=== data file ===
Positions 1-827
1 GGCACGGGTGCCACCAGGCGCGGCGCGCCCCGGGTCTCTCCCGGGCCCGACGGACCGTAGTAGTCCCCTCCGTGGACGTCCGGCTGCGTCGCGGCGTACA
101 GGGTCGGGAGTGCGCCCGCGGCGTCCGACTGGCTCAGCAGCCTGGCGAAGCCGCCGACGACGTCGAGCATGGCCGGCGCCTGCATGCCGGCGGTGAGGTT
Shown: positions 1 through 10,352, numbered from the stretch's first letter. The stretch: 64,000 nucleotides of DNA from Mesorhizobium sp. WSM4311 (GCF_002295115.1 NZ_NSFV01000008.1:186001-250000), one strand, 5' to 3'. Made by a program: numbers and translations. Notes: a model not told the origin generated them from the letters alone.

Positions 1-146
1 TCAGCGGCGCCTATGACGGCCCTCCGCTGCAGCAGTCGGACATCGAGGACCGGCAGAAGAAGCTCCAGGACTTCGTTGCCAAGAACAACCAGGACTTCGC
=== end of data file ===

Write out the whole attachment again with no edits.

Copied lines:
Positions 1-827
1 GGCACGGGTGCCACCAGGCGCGGCGCGCCCCGGGTCTCTCCCGGGCCCGACGGACCGTAGTAGTCCCCTCCGTGGACGTCCGGCTGCGTCGCGGCGTACA
101 GGGTCGGGAGTGCGCCCGCGGCGTCCGACTGGCTCAGCAGCCTGGCGAAGCCGCCGACGACGTCGAGCATGGCCGGCGCCTGCATGCCGGCGGTGAGGTT
Shown: positions 1 through 10,352, numbered from the stretch's first letter. The stretch: 64,000 nucleotides of DNA from Mesorhizobium sp. WSM4311 (GCF_002295115.1 NZ_NSFV01000008.1:186001-250000), one strand, 5' to 3'. Made by a program: numbers and translations. Notes: a model not told the origin generated them from the letters alone.

Positions 1-146
1 TCAGCGGCGCCTATGACGGCCCTCCGCTGCAGCAGTCGGACATCGAGGACCGGCAGAAGAAGCTCCAGGACTTCGTTGCCAAGAACAACCAGGACTTCGC